Egypt’s parliament approved a long-awaited law introducing a value-added tax (VAT) of 13 %, rising to 14% in the next fiscal year, a key part of the government’s economic reform ahead the IMF loan and cut the deficit, reported Reuters.
For various weeks, the parliament had been debating the law with dozens of lawmakers opposing the government’s initial proposal of 14 %, for fear of triggering inflation in a country where tens of millions live one pay check away from hunger.In addition,the house budget committee had pushed to reduce the rate to 12%.
However, the deadlock was broken when Finance Minister Amr El Garhy proposed a compromise of 13% for the 2016-17 fiscal year.
Yasser Omar, an MP on the house budget committee said, “The law was passed and got final approval. It will be 13 %for this year, and at the start of the next financial year will be 14%.”
In response, several members of parliament from the 25-30 Alliance rejected the value-added tax (VAT) law that has been approved during session.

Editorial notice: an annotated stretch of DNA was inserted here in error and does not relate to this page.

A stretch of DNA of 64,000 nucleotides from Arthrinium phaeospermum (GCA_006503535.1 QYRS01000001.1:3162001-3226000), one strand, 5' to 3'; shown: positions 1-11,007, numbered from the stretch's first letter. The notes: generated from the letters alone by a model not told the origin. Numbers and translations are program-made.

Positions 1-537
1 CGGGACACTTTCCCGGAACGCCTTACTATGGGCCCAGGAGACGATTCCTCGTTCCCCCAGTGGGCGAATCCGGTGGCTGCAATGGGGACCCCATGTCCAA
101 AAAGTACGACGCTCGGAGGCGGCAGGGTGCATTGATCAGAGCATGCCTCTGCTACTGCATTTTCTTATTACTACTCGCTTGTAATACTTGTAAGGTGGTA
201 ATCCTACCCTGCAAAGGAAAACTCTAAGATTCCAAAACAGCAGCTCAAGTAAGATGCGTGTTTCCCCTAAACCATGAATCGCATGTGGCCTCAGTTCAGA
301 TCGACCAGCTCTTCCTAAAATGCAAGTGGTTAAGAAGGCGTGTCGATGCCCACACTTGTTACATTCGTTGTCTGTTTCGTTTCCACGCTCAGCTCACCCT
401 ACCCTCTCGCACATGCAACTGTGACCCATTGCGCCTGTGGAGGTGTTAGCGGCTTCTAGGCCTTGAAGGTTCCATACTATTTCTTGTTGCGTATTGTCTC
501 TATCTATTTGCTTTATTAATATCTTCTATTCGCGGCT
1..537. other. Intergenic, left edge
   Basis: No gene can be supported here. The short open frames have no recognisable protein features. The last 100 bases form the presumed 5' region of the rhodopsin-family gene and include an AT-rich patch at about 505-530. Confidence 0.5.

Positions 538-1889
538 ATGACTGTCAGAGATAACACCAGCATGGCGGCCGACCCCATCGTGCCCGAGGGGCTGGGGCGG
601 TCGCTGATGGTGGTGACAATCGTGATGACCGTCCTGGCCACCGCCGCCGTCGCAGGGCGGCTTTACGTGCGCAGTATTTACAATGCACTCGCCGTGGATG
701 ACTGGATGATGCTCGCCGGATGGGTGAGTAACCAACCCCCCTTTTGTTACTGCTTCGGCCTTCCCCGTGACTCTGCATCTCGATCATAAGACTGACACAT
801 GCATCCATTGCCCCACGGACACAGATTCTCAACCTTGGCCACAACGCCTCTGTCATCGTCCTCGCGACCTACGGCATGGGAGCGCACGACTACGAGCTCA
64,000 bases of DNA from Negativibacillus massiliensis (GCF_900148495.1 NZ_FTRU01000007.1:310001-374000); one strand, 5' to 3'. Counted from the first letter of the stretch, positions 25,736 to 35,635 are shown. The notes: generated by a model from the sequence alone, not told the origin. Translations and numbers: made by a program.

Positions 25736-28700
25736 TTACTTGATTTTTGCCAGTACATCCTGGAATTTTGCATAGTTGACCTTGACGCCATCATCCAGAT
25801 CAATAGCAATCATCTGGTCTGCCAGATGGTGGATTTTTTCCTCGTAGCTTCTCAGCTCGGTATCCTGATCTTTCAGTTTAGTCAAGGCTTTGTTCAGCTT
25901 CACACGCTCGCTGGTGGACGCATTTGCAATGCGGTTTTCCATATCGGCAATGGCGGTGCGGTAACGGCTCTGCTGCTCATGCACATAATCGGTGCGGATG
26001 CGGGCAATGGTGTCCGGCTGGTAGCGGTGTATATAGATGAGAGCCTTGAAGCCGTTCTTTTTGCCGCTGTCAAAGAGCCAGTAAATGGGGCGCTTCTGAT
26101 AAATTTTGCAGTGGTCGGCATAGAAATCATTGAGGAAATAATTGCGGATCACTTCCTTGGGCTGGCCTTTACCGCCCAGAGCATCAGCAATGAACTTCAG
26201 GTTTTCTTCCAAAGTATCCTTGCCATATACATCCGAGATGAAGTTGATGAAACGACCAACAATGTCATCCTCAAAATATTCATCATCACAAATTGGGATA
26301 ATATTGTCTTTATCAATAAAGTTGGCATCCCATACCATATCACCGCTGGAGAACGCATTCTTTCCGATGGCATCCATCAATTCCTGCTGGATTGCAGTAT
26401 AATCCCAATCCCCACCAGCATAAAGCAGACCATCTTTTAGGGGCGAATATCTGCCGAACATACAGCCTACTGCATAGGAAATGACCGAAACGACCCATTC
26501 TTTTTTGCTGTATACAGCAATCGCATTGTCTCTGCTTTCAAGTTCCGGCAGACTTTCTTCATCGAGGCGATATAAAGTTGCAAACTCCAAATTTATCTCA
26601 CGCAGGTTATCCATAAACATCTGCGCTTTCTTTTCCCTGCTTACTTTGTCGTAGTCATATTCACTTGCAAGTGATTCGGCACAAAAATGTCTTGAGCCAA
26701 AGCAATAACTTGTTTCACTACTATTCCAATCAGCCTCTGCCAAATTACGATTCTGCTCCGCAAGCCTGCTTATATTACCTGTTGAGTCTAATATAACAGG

The coalition also refrained from voting on the bill after parliamentary speaker Ali Abdul Aal refused the electronic voting system as he insisted that the voting process be conducted by a show of hands and he also didn’t allow them to speak.
MP Haitham Al-Hariri said, “The VAT will impose more financial struggle on citizens, which is not the right time for such a decision to be taken. The rate of inflation will see a significant incline.”
The VAT tax works on taxing businesses at each stage of production on the value added each time a commodity changes hands as it goes up the chain from a raw material to a consumer product. As a commodity moves up through the supply chain, each business has to pay taxes to the state. The same principle applies to imported goods, which are taxed when they arrive in the country and each time they change hands after that.
Egypt’s economy has been suffering one of its biggest economic crises in its history. As a result, Egypt seeks the IMF loan agreement and its series of economic reforms including the value-added taxation, cutting electricity subsidies and curbing wage increases. Moreover, economists expect the central bank to devalue the local currency or adopt a flexible exchange rate system aiming to attract investments that will bolster reserves.